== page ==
Mesmer was also the first to develop a consistent method for hypnosis, which was passed on to and developed by his followers. Mesmer himself, for instance, liked to perform mass inductions by having his patients linked together by a rope, along which his “animal magnetism” could pass.He was also fond of dressing up in a cloak and playing ethereal music on the glass harmonica whilst this was happening.

Nevertheless, the stubborn fact remained that hypnosis worked, and the 19th Century is characterised by individuals seeking to understand and apply its effects.

Surgeons and physicians like John Elliotson and James Esdaille pioneered its use in the medical field, risking their reputation to do so, whilst researchers like James Braid began to peel away the obscuring layers of mesmerism, revealing the physical and biological truths at the heart of the phenomenon.

At the same time, the style of hypnosis changed, from a direct instruction issued by an authoritarian figure (a legacy of the charismatic mesmerist) to a more indirect and permissive style of trance induction, based on subtly persuasive language patterns.

This was largely due to the work of therapists such as Milton H. More importantly, perhaps, hypnosis became increasingly practical, and regarded as a useful tool for easing psychological distress and bringing about profound change in a variety of situations. Advances in neurological science and brain imaging, together with the work of British psychologists Joe Griffin and Ivan Tyrrell who linked hypnosis to the Rapid Eye Movement (REM), have also helped to resolve the “state/non-state” debate, bringing hypnosis and hypnotic trance firmly into the realm of everyday experience.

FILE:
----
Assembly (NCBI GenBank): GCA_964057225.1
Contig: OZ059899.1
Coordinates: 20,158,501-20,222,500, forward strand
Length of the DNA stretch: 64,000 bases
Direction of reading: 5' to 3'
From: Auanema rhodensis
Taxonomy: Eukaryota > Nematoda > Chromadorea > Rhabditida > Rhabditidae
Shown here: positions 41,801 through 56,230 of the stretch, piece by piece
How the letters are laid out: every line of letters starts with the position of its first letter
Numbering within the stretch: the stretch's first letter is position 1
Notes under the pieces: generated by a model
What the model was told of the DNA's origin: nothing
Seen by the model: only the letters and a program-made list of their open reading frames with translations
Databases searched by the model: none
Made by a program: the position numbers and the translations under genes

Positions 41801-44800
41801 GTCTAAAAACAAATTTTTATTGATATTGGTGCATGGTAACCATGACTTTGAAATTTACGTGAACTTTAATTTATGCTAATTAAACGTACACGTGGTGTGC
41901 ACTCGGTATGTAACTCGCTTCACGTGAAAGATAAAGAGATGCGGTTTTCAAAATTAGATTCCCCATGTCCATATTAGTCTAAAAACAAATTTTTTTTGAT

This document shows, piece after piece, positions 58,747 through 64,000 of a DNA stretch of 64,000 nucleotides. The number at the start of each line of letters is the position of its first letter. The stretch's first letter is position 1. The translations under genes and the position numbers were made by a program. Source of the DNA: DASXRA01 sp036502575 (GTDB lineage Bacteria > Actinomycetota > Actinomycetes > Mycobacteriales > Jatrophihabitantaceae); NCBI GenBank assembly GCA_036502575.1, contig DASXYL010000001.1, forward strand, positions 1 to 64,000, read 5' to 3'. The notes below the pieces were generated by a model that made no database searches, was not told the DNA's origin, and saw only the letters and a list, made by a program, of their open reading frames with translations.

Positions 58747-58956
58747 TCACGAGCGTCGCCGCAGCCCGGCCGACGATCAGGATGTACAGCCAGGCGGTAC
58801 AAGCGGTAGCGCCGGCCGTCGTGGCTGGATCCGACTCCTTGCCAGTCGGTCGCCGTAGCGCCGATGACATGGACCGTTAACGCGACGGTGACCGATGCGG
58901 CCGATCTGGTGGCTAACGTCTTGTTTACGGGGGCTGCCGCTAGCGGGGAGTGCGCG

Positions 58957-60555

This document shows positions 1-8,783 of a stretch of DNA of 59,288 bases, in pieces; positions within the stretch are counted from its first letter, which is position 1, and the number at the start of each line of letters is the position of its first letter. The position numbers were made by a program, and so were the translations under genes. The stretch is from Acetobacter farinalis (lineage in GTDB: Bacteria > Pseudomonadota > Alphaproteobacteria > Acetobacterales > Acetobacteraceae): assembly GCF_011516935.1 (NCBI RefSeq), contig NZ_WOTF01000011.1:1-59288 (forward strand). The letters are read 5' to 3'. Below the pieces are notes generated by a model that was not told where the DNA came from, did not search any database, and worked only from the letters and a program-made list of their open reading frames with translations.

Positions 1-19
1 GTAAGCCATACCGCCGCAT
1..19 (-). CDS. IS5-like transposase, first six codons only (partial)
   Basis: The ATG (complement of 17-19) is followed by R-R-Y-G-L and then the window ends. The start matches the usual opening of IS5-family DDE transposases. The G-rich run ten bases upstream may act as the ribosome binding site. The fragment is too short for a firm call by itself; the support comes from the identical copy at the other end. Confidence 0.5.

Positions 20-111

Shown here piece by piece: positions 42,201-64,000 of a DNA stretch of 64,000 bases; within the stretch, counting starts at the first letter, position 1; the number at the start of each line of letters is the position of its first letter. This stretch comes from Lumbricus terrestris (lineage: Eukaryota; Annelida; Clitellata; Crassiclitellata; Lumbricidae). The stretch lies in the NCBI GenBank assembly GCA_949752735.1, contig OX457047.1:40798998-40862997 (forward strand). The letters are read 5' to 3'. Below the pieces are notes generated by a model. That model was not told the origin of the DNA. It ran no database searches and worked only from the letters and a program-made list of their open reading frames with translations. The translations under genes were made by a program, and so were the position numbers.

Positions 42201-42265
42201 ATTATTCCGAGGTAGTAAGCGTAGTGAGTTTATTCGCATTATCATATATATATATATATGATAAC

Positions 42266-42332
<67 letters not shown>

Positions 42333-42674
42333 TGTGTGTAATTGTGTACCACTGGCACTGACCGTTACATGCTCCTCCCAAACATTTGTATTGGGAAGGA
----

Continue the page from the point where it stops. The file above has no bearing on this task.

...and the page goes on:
This conundrum – does hypnosis have a real, physical basis, or not? Important shifts were happening elsewhere, however. First of all, the centre of hypnotic gravity moved from Europe to America, where all the most significant breakthroughs of the 20th century took place.

Secondly, hypnosis became a popular phenomenon, something that was increasingly available to the layman, outside of the laboratory or clinic. On the one hand, a history of hypnosis is a bit like a history of breathing.Like breathing, hypnosis is an inherent and universal trait, shared and experienced by all human beings since the dawn of time.These practices tend to be for magical or religious purposes, such as divination or communicating with gods and spirits.It’s important to remember, however, that what we see as occultism was the scientific establishment of its day, with exactly the same purpose as modern science – curing human ills and increasing knowledge.We've bought 4 motorcycles together and we are buying a home.